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Brad,

I like the idea of supporting more arbitrary peer-to-peer connections.  
My concept would only support a fully connected set of peers.  Spanning 
trees may be a good example to think about in terms of how that could be 
allowed by the specification.  In addition to peer connections, it may 
be necessary that peer to peer messages contain additional meta-data for 
routing.


Thanks,
Keith

On 09/20/2018 03:44 PM, Brad Dillman wrote:
> Upon further thought, I'm not that excited about spanning tree. There 
> might be better alternatives. But I do think it would be valuable to 
> allow arbitrary peer-to-peer connections, for reliability, etc.
>
> On Thu, 20 Sep 2018 at 14:14 Brad Dillman <[log in to unmask] 
> <mailto:[log in to unmask]>> wrote:
>
>     Not bad, I have some responses.
>
>     a) I think if we specified a message to implement the Spanning
>     Tree Algorithm for peer connections, it would simplify things a
>     lot. You could just connected any server to any other server, and
>     they'd figure it out, and eliminate loops and recirculating
>     messages. Then 4) would become send messages to client connections
>     (children) and peer connections which are part of the spanning
>     tree. (BTW spanning tree is widely used for ethernet switching for
>     just this purpose)
>
>     b) Suppose a client connected to server A sends an update for
>     object X. Does server A create a new object X, or send the update
>     over peer connections to update the already existing object X on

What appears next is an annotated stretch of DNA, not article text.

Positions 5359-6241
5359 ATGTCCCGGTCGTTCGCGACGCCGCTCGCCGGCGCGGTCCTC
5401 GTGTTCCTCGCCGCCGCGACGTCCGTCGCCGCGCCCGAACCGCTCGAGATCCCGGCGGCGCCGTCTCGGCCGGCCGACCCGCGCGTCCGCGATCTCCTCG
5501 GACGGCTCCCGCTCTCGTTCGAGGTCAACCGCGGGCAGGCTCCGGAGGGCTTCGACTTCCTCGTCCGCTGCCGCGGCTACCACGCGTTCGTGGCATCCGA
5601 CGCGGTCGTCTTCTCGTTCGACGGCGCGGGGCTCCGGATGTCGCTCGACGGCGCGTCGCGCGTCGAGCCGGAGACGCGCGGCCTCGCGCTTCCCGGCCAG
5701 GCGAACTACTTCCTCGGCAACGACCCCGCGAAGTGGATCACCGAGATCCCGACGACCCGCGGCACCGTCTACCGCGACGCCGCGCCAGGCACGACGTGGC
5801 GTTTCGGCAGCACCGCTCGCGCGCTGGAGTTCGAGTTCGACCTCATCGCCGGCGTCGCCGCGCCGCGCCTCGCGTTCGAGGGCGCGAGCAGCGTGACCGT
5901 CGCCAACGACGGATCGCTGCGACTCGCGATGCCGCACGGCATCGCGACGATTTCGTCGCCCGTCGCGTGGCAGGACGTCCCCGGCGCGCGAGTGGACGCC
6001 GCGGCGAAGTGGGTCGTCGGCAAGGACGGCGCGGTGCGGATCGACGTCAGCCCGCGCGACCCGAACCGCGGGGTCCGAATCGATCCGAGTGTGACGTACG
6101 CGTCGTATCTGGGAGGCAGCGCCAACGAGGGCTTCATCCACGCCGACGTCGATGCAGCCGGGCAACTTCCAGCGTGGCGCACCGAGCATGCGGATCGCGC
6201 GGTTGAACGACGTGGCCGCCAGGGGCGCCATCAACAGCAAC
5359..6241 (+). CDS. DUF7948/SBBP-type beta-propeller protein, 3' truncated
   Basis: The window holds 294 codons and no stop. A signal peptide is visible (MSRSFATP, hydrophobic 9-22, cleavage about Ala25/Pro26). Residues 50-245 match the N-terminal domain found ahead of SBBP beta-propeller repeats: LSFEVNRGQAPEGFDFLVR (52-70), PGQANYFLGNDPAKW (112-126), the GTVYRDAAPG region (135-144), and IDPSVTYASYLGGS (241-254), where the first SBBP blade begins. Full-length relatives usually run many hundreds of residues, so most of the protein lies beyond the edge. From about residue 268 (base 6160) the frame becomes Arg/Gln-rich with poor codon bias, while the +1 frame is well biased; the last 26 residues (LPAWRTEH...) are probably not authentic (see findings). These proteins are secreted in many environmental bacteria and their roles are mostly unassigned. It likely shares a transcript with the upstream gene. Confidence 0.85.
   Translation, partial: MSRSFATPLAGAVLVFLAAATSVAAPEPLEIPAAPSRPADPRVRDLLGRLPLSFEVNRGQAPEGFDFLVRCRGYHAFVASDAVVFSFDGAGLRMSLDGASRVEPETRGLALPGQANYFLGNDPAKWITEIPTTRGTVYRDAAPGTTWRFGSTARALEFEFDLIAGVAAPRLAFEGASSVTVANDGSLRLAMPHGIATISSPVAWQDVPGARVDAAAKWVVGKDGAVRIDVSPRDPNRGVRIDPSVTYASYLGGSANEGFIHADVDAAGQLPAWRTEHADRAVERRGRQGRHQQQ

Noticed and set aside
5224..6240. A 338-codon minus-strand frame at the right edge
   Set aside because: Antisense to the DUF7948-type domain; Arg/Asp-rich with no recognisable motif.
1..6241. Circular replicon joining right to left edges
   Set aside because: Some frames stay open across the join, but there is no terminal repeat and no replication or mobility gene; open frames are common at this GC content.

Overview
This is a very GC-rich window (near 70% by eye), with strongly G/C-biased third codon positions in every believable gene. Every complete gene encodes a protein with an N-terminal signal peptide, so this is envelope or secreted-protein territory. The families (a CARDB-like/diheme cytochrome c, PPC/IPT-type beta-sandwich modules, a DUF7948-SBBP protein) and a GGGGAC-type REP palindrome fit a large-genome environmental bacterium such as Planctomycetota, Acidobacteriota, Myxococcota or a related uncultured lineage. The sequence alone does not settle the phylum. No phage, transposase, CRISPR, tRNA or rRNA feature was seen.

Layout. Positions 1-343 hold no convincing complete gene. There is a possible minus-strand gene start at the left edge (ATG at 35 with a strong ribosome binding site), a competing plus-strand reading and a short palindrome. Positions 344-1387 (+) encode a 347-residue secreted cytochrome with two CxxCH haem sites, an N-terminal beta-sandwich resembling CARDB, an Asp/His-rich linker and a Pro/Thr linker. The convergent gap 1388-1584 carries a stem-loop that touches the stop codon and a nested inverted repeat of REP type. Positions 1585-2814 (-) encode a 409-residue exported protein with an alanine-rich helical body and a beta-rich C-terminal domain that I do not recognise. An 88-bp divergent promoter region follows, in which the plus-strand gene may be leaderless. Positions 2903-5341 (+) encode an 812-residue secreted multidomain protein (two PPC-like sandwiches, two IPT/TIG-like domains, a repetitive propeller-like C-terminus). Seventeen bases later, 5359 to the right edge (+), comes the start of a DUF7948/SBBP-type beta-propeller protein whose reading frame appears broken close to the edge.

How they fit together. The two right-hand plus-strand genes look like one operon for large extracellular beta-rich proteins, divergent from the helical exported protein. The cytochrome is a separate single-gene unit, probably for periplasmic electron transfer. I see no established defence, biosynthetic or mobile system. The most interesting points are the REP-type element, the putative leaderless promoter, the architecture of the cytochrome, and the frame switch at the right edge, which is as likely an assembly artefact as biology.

>     server B? In order to know which, server A must know object X
>     exists on a peer (but might not care which peer, since you want to
>     forward the update message to all peers and all of their clients
>     anyway). Currently, when a client successfully connects to a
>     server the server sends the current state of all of it's objects.
>     So now, as a client when I connect to connected peer servers, I'd
>     expect the current state of all objects on all servers (all
>     subject to subscription and filtering the client set in the
>     connection message of course). So maybe the server caches some
>     info about objects it gets after a peer connection; then it could
>     use that when another peer connects to it?
>
>     c) The problem in b) must be solved when server are disconnected,
>     too. The local server would have to send ObjectDeleted messages to
>     all clients for all of the objects no longer accessible. You might
>     (probably) have to rebuild the spanning tree to know which objects
>     are still reachable through the new tree, and which aren't. [e.g.
>     servers might have multiple or redundant paths detected and
>     disabled by the spanning tree during initial connection, but now
>     due to a disconnection those paths are enabled and become part of
>     the new tree.]
>
>     d) Aggregating subscriptions looks like a very difficult technical
>     problem, but I suggest it doesn't matter to the standard. If peer
>     connections support the same subscription and filtering as the
>     clients, then a server implementation could just subscribe to
>     everything without filters; a more sophisticated server could try
>     to optimize the peer subscription and filtering.Â
>
>     My position on this whole endeavor remains: it's difficult but